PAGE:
I’d meet with ID colleagues twice yearly with diverse areas of expertise, and we’d test our questions against each other with the guidance of an ABIM official. These were incredibly educational meetings, and I learned a ton from my smart colleagues — arguably more than I’d learned preparing for or taking the boards themselves.

We tried to make the test questions as clinically relevant as possible, of course. Part of our job was to weed out those we thought tested pure memorization, or “look ups,” or highlighted outdated diagnostics or therapies. Each question was carefully reviewed so that there was a clear question, and an unambiguous single-best correct answer, at least so we thought.

But — and this is really important — no matter how good the question, we had no idea whether these test questions evaluated the clinical competency of a physician. This was always a big reach.

Two major barriers:  First, not everyone in ID has the same spectrum of practice. Even within our little specialty, there are some who focus on transplant ID, and others who rarely if ever see these patients; some do lots of longitudinal HIV care, and others do none; some are deeply involved in infection control, while others barely touch the topic. I could go on and on, but these differences were obvious barriers to writing clinically relevant questions with broad applicability.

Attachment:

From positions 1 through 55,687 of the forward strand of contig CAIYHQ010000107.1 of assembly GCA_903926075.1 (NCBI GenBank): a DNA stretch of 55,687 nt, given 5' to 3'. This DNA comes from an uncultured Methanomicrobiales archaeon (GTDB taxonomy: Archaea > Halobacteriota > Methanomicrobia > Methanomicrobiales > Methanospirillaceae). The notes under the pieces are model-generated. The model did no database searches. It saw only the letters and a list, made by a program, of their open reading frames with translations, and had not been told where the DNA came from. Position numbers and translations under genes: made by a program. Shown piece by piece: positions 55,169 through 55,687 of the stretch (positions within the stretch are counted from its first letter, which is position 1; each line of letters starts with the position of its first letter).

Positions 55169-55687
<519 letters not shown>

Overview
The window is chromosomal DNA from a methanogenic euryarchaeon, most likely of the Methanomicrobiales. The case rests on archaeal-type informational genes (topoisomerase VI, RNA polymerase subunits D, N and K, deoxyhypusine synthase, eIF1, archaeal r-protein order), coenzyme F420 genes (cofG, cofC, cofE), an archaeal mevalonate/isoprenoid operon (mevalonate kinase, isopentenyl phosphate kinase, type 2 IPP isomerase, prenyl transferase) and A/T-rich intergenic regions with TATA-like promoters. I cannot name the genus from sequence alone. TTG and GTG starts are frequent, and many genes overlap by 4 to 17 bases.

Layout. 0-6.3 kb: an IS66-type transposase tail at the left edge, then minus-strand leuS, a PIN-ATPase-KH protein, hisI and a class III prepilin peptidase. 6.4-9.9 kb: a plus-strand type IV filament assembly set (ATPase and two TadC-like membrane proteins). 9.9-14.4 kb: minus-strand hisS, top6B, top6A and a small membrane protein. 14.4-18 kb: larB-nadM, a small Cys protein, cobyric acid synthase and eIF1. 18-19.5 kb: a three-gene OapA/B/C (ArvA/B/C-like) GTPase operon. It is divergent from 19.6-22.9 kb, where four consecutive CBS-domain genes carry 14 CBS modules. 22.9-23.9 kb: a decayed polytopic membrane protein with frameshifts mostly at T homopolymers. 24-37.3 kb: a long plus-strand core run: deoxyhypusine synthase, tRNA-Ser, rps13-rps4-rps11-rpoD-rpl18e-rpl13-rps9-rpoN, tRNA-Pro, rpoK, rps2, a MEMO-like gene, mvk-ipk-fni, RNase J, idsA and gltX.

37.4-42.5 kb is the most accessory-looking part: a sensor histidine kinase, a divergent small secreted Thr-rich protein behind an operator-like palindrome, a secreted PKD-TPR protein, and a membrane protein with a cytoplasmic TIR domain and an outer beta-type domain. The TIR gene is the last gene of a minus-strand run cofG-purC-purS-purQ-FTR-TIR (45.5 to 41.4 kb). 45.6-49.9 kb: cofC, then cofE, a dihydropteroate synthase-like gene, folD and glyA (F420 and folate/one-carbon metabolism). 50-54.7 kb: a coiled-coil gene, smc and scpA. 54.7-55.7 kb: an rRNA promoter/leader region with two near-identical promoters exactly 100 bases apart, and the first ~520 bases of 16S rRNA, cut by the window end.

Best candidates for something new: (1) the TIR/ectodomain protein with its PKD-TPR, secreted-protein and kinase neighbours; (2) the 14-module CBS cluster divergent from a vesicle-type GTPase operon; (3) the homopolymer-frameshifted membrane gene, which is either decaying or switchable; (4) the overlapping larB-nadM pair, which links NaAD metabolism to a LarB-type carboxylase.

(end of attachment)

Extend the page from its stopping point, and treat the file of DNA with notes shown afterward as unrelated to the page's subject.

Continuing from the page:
And I am 100% sure this issue applies to every medical specialty. Example — Dr. Mikkael Sekeres, who specializes in hematologic malignancies, describes what it’s like taking the MOC exam in Hematology-Oncology:

… over 90% of the questions have nothing to do with the patients I actually see in my specialty practice, and haven’t seen in over 2 decades of practice.

The second problem was the test process itself. To be blunt, nobody practices medicine in the style of the proctored exam — high stress, limited information resources, time-limited, non-collaborative. No testing of the importance of patient communication, eliciting preferences in ambiguous situations, accounting for differences in medical literacy, or the ability to seek out help from other clinicians. In a world of increasingly sophisticated emulations, the ABIM monitored test setting is the polar opposite of practice, and multiple choice question are an overly simplified probe of the complexities of clinical reasoning.